The flight dynamics of insects and birds has long fascinated the aerospace engineering community and for good reason. The complexity and high variety of insect and bird flight mechanisms means that there are numerous, highly optimized ways of flight that engineering is still unable to reproduce. However, as aerospace research continues to advance into uncharted territory, so does our understanding of these problems. One such group is the Experimental Fluid Mechanics Research Laboratory within the University of Southampton, led by Professor Ganapathisubramani. Within this group, attention to bat-inspired wing design has been pursued by Robert Bleischwitz, a PhD researcher, who has been conducting ground-breaking research in this field and who had this to say about his work:
"The increasing interest in small scale Unmanned Air Vehicles (UAV) and Micro Air Vehicles (MAV) turned the attention of our research community to the development of flexible, biologically inspired membrane wings known from bats. In order to understand the dynamics of bat flight, which is a complex Fluid-Structure Interaction (FSI) phenomenon, an experimental wind tunnel study was conducted at the University of Southampton. This study needed to simultaneously capture loads, wing deformations as well the flow dynamics in high speed. While the loads where measured using load cells instrumentation, the wing displacements and flow characteristics needed to be investigated using non-intrusive, full-field measurement techniques. 3D Digital Image Correlation (3D-DIC) was used to capture the deformation of the wing with 0.1 mm resolution and Time-Resolved Particle Image Velocimetry (TR-PIV) was used to measure the flow evolution at a high sampling rate of 800 Hz. The optical measurement system from LaVision (consisting of both FlowMaster and StrainMaster modules) allowed seamless integration of the two DIC cameras and LED lamps along with the two PIV cameras and a high power laser. Moreover, the added benefits of using this LaVison equipment, such as blue LED lamps and green laser, allowed for simultaneous measurements to be performed because it was possible to separate the respective wavelengths for the two systems. The full concerto was managed from a highly accurate high-speed controller which was triggered externally, thus making it possible to achieve synchronized measurements.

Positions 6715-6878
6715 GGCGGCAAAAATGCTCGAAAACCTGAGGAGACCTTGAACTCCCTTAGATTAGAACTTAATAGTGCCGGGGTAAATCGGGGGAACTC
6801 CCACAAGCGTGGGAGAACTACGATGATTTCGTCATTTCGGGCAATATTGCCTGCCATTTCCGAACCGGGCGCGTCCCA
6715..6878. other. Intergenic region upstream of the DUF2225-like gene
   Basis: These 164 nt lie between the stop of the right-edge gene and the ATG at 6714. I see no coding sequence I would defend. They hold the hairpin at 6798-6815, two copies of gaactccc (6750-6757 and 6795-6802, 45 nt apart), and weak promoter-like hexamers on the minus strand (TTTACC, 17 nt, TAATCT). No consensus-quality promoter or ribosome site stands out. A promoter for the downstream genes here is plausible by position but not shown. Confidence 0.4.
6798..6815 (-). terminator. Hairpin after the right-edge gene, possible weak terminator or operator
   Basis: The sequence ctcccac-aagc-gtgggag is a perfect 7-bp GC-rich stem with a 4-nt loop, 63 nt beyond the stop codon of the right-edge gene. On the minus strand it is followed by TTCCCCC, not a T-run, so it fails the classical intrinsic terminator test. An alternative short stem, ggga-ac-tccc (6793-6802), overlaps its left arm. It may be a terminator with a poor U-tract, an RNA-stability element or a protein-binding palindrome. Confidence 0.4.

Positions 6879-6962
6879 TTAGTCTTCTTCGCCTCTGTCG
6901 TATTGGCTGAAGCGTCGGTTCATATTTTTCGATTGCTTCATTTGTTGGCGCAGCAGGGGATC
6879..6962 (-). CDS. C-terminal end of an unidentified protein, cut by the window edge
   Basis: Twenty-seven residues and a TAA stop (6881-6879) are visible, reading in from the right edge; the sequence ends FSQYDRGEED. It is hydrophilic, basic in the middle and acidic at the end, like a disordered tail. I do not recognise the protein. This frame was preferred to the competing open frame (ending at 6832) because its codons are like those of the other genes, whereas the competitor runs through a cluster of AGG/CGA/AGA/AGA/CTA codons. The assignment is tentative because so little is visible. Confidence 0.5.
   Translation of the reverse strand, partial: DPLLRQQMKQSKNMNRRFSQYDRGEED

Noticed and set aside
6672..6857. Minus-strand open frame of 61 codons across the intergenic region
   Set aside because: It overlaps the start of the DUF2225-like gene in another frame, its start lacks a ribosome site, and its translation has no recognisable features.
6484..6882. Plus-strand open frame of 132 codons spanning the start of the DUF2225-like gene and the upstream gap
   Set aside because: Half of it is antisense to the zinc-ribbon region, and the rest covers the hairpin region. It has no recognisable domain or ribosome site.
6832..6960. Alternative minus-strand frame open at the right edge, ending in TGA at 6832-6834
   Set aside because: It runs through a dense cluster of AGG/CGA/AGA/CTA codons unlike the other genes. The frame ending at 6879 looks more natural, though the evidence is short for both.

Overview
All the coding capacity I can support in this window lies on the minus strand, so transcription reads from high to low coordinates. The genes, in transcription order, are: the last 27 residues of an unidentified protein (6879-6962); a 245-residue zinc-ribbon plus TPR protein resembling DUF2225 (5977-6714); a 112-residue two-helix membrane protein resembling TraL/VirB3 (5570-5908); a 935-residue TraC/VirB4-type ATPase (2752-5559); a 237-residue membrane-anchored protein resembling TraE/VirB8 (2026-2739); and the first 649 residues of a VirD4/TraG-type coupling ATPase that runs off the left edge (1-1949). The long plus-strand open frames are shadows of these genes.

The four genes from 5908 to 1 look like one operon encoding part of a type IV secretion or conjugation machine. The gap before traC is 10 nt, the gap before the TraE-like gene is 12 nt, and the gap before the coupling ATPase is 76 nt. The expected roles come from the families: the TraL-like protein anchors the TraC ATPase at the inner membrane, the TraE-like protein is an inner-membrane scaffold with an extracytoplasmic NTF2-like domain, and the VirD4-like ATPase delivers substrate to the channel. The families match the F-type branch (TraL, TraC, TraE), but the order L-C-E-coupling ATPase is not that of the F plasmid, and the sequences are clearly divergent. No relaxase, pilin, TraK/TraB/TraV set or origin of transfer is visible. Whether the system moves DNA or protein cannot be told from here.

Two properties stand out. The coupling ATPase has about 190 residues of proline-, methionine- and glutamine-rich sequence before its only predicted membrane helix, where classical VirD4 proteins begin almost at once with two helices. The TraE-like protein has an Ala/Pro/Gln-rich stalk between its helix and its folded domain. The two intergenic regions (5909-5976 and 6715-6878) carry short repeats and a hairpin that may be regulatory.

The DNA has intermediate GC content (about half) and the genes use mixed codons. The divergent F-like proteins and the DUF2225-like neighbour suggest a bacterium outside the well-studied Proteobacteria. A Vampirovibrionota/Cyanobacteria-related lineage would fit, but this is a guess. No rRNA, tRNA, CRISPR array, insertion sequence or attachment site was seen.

The knowledge of all three measurement techniques allowed to find clear answers on the highly dynamic FSI coupling effects and the source of the physical problem. The benefit of capturing the Fluid-Structure Interactions became also useful in combining similar high-speed experiments of the membrane with different PIV based flow-planes. So we were running the same membrane wing case with two different PIV-setups (one planar streamwise plane, one stereo-spanwise) independently on different days. Later, we were able to extract the DIC based membrane information as guiding master, allowing to phase-average the different PIV-planes into one cycle, thus reconstructing a full image of the phenomenon under investigation. Due to the high dynamic resolution (high signal to noise ratio) of cameras, we were able to identify membrane induced flow oscillation even in the wake one chord behind the wings trailing edge. As a result, we are capable to tell what kind of wing has what kind of frequency footprint from the wake only. And, we know how the structures with this frequency content look like. POD analysis on membrane and flow were critical to identify the main frequency components of the wing deformation and their relation to the flow evolution."